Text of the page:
Unfortunately, the family brought along the bottle of glue, and someone else used it to glue tungsten cylinders into holes drilled in the bottom of the car. They turned in the car, and we left if lying on its back for the glue to dry. As the evening progressed, the tungsten cylinders slowly rose out of the holes. I shoved them back in a few times, and finally they stayed in. But if I had not been watching the car, the glue would have cured with the cylinders extending out about a 1/2 inch, and the car would not have been able to run.
Officials – Ban Gorilla Glue from the weigh-in.
Owners – Don’t use Gorilla Glue on your car.
The issues that can arise at weigh-ins are certainly many, and not all of them can be anticipated. But as an official or owner, preparing for these common issues will facilitate a smooth and (relatively) painless weigh-in.
1For our race, we allow zinc plates and FlexWeights to be attached to the bottom of the car, even if the clearance specification is not quite met. I know that cars with this type of weight will run fine on our track. These plates are very convenient for correcting weight issues at the weigh-in, and banning them would be like shooting yourself in the foot.
Pinewood Derby Car Showcase
Today’s showcase cars are from Maynard Hinton.
Batmobile & Dick Dastardly – Samantha Hinton
My daughter Samantha’s Batmobile took first in design and speed. The next year her second car, Dick Dastardly, took first in design and second in speed (by only 1 thousandth of a second).
Hershey Bar – Terie Hinton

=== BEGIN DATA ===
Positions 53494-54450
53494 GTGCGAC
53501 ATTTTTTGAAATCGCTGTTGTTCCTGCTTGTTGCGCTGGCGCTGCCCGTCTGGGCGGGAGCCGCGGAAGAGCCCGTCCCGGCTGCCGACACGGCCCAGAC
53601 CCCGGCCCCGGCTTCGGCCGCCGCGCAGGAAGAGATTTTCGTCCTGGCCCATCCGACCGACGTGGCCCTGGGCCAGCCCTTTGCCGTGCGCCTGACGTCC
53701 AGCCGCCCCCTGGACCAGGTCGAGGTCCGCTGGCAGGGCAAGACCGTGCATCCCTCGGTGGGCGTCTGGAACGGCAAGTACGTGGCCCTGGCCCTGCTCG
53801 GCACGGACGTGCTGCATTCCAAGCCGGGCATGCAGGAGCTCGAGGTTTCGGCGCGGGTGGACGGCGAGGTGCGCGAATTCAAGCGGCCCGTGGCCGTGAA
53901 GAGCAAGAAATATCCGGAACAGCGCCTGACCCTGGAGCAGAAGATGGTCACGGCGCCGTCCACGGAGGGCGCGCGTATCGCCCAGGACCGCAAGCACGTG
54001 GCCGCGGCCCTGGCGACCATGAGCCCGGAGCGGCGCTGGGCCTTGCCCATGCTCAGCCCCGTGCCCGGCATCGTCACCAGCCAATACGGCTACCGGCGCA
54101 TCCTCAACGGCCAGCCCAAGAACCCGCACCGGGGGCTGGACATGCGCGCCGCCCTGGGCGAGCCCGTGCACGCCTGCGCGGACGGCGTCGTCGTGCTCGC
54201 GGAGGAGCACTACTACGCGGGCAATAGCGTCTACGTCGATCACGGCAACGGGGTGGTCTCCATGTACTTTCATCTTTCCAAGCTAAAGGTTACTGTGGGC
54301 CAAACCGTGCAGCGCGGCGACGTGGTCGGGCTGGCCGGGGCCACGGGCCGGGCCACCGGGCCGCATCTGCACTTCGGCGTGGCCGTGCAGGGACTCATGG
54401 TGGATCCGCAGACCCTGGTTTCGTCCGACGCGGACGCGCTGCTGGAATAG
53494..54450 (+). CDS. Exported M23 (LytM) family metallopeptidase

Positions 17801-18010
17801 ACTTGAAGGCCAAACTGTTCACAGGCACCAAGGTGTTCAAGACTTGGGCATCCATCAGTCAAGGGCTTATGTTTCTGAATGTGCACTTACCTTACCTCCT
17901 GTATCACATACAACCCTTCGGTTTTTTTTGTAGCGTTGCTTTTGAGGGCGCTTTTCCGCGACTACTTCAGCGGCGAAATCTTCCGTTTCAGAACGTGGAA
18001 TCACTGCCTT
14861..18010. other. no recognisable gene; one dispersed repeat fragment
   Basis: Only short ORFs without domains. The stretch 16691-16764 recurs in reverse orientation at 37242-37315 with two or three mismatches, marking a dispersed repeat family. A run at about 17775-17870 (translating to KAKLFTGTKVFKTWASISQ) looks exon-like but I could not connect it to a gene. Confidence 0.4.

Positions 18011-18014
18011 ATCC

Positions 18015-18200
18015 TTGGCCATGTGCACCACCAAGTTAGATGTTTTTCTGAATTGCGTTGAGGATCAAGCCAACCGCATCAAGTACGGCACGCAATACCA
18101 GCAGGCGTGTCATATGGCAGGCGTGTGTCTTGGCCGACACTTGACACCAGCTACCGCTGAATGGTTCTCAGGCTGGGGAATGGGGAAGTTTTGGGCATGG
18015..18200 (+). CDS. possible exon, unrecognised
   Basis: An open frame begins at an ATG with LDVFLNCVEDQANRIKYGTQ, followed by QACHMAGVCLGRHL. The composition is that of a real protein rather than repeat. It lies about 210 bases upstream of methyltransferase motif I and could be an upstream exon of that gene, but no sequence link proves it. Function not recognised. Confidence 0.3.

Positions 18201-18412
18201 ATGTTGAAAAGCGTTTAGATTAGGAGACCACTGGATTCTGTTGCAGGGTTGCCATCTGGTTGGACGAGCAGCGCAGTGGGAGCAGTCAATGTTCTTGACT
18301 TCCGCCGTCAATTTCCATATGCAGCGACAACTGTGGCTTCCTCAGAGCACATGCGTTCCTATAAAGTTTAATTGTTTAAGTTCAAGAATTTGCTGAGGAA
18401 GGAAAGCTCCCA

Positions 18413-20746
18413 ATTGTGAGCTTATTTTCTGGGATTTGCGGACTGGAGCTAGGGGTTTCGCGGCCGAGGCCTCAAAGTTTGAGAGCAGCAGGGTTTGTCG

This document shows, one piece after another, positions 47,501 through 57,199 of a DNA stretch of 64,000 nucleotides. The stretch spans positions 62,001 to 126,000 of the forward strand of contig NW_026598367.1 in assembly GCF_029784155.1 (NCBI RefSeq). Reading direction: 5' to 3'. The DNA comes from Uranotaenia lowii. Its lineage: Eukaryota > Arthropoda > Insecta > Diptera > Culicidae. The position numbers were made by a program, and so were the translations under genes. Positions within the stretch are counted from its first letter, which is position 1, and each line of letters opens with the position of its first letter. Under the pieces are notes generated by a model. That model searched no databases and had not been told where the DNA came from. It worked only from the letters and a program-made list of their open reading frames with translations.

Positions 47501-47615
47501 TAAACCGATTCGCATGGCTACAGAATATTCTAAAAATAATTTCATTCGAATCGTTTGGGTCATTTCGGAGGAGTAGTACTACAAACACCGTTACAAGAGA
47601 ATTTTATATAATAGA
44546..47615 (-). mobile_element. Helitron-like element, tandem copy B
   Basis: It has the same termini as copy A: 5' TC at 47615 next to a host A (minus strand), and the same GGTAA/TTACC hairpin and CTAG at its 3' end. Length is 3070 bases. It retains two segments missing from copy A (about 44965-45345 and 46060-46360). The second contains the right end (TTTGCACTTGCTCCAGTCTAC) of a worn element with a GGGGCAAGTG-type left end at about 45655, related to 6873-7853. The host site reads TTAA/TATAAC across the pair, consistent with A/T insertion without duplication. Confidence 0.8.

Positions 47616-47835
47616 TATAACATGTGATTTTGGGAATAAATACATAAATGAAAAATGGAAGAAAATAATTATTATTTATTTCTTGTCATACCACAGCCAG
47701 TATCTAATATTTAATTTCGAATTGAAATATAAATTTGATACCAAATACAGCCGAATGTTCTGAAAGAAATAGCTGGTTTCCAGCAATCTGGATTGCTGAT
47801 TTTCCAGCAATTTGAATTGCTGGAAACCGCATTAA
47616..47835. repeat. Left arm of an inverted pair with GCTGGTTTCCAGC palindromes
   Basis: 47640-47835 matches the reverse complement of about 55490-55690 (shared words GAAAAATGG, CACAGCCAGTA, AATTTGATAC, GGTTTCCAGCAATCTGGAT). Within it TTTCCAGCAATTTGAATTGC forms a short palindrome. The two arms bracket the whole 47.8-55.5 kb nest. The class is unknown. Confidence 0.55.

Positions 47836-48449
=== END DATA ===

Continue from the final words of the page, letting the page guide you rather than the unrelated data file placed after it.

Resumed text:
Out of all the cars my wife Terie has made, the Hershey bar had the best results. It took both second in speed and design in the adult division at our Awana Grand Prix.
The Mythbuster – Maynard Hinton
I made this car from a design I saw at a derby car building class. I went the next step further after watching MythBusters when they showed how a golf ball would fly farther and faster because of the dimples that are on the ball. So I used my Dremel tool to make dimples all over the car to test that theory. Unfortunately, I had to shave the inside of the fenders because they were rubbing on the rails. Long story short, the car was pretty quick, but not as fast as I had hoped because I got sawdust in the front axles from the late modification.
The past several years I have used your 4094 BSA speed axles without issues, and with pretty solid performance. I am considering using the 4093 Super speed axles. Do they provide a performance advantage over the 4094 axles?
Due to the larger diameter, the 4093 axles will generally outperform the 4094 axles. You can read about a test I did on these axles. The article is entitled “Grooved Speed Axles”, but I tested both grooved and non-grooved. The 4093 axles are the “Oversized Non-Grooved Axles”
Do you know where I can get some of the wheels that were on the original kits – from the late 50s?
I would check eBay, as the vintage kits occasionally show up there. A similar wheel is sold by S&W Crafts. It is not identical, but close.